Swimming World Magazine Announces 2017 African Swimmers of the Year


Each year Swimming World Magazine selects the top male and female swimmers from the following regions: Africa, the Pacific Rim, Europe, the Americas, and World.

Starting today, Swimming World will begin announcing the top athletes in each region leading up to the announcement of the Male and Female World Swimmer of the Year on December 1st.  The final announcement will coincide with the official release of the December Swimming World Magazine.  To download and read previous “Swimmers of the Year”, visit the Swimming World Vault and download past December issues.

Male African Swimmer of the Year: Chad le Clos

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Chad le Clos has been an Olympic gold medalist, one of the superstars of the sport. The latest in a long line of talented swimmers to come out of South Africa, he was first named African Male Swimmer of the Year in 2012, and he has won the award every year since!

But after 2016, he was anything but satisfied. He had expected to repeat as Olympic champion in the 200 meter fly, and he failed to do so. In a much-publicized rivalry with American Michael Phelps, le Clos could not keep pace in the final—despite peeking one lane over to check on Phelps at least twice during the race—and he ended up falling out of the medals entirely.

One year later, he reclaimed his world title from 2013 by taking down Hungarian hometown favorite, defending champion and his good friend, Laszlo Cseh, to win the race in 1:53.33. And that night, on the medal podium, he teared up.

Le Clos thought then of his parents, both of whom have battled cancer. He admitted that 2016, despite two Olympic silver medals in Rio (200 free and 100 fly) was the “lowest moment of my career.”

He called his world title in the 200 fly the biggest win of his career outside of his Olympic gold medal from 2012—“maybe even bigger than London,” he said.

Le Clos would end up leaving Budapest with a bitter taste in his mouth after he was surprisingly eliminated in the 100 fly semifinals, but he rebounded to pound out victories on the World Cup circuit on his way to a first-place finish in the series for the men.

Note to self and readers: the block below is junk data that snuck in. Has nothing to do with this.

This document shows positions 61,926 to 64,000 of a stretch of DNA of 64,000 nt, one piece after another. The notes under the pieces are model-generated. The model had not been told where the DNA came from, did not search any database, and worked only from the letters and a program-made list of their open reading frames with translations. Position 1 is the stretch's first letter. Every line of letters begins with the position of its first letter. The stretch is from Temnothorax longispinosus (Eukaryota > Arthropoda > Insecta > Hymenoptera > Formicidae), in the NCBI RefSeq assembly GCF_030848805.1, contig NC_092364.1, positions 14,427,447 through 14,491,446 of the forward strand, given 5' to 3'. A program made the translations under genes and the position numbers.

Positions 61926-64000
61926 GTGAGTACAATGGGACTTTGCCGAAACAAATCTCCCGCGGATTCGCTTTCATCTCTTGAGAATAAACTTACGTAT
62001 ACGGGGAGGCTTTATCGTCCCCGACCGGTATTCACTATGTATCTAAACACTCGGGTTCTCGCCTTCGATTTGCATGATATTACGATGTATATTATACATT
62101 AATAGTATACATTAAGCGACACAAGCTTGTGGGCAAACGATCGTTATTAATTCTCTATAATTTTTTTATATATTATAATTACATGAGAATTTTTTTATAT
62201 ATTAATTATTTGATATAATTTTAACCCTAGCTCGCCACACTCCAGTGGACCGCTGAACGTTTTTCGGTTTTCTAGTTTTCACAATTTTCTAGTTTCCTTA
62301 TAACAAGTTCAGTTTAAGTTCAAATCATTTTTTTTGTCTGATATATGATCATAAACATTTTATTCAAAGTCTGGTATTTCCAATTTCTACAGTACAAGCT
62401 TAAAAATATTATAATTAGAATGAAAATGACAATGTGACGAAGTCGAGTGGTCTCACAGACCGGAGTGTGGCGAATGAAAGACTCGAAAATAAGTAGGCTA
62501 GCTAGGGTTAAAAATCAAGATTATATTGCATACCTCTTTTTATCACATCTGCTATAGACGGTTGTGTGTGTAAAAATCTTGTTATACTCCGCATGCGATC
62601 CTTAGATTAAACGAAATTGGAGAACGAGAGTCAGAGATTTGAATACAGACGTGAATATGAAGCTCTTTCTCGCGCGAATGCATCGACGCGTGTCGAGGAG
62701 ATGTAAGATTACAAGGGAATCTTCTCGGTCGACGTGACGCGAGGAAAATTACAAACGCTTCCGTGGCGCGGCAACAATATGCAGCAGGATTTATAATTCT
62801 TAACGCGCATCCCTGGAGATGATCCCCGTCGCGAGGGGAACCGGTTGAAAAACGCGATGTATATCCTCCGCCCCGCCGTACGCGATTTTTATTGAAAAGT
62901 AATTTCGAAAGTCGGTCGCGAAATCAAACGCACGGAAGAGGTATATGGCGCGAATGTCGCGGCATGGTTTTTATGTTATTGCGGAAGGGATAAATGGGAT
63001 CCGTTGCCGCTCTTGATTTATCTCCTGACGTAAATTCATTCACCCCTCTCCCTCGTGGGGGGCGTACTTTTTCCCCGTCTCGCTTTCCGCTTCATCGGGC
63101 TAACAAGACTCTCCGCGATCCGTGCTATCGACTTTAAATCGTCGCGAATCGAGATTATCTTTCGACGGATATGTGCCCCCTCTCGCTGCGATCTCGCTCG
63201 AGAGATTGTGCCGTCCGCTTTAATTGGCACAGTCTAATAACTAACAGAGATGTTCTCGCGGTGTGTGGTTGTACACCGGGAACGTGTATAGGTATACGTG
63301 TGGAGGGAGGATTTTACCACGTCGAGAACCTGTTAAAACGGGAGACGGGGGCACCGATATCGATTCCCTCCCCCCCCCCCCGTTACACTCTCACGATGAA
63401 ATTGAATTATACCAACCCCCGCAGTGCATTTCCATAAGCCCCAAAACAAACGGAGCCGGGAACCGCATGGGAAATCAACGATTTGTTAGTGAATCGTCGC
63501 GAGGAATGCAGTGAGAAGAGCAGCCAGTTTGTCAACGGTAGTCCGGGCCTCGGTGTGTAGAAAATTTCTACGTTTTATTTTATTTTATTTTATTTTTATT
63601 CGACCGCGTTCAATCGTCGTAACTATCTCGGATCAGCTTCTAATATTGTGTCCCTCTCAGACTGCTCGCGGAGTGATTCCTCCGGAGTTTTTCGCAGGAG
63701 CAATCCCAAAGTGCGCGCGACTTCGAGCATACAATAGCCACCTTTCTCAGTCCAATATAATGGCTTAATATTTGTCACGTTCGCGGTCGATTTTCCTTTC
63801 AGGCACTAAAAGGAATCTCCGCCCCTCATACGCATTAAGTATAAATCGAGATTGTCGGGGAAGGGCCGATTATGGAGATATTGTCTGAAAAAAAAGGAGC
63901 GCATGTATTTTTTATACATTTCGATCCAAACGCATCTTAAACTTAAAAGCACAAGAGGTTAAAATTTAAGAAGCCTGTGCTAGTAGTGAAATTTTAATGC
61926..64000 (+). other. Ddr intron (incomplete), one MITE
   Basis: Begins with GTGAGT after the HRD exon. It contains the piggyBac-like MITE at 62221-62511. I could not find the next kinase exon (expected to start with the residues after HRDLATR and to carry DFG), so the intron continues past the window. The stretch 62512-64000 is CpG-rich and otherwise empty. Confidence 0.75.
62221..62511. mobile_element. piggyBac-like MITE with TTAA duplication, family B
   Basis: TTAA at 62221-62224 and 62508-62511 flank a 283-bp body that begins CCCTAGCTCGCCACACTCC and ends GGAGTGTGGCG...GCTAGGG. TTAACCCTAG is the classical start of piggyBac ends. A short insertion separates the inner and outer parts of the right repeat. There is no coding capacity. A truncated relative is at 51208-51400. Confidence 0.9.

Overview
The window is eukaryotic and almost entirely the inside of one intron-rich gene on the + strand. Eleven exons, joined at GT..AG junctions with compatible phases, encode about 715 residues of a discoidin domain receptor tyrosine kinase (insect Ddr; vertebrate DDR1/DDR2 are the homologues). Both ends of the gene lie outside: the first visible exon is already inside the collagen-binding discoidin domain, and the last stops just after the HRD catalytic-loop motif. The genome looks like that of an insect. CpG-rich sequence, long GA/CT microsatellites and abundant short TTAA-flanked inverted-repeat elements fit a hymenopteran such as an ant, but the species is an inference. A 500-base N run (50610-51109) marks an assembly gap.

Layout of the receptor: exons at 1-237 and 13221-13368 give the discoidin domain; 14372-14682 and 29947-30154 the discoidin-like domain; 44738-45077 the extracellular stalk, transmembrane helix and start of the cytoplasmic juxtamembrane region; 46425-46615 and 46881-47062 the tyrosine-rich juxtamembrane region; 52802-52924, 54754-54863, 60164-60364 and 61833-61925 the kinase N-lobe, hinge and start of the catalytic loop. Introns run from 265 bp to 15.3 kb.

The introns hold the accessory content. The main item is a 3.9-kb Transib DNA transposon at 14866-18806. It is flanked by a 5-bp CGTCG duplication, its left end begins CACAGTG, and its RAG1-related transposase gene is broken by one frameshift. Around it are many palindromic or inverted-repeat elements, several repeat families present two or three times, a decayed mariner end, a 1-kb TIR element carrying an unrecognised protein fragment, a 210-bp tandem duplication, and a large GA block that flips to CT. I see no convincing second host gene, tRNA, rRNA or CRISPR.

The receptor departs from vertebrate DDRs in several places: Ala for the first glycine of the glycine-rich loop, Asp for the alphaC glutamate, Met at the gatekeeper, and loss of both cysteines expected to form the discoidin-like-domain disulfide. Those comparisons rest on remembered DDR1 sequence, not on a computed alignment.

But years from now, as le Clos looks back on 2017, it’s that emotional victory in the 200 fly in Budapest that he will never forget. And it’s that victory that secured him a sixth straight honor as the Male African Swimmer of the Year.


Female African Swimmer of the Year: Farida Osman

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Egypt’s swimming phenom, Farida Osman, almost became a synchronized swimmer. But at age 11, she chose the confines of lane lines. Osman found immediate success when she decided on racing through the pool instead of dancing through it. She represented Egypt in the 2007 Pan Arab Games when she was just 12. She won the 50 meter fly, becoming the youngest Egyptian and Arab woman ever to win the event and break the Arab record.

Ten years later at the 2017 World Championships, Osman made history yet again in the 50 fly, winning Egypt’s first World Championship medal of any color. Osman took the bronze in Budapest and set a new African record in the process. Her record, 25.39, is faster than the American record in the event—a rare feat.

Osman has held the African record in the event since 2013, breaking her own mark many times over. The 22-year-old also set an African record in her 50 meter free (24.62) in Budapest, but she missed the final by 3-hundredths of a second. In addition to her performances in the 50 free and 50 fly, she rounded out 2017 with the top times in Africa in the 100 free and 100 fly (55.38, 58.67) as well. At just 22, Osman is undoubtedly the fastest female swimmer in Africa.

The University of California-Berkeley graduate showed early signs of having a wildly successful 2017 at the Division I NCAA Championships in March. To conclude her final season as a Cal Bear, Osman won her first individual title in the 100 yard butterfly (50.05) and served as anchor in three of Cal’s relays (two of which won NCAA titles). Egypt’s Madame Butterfly has emerged.



  1. avatar
    Al Dodson

    Farida ~ Congratulations. It’s a well deserved honor. Keep it up.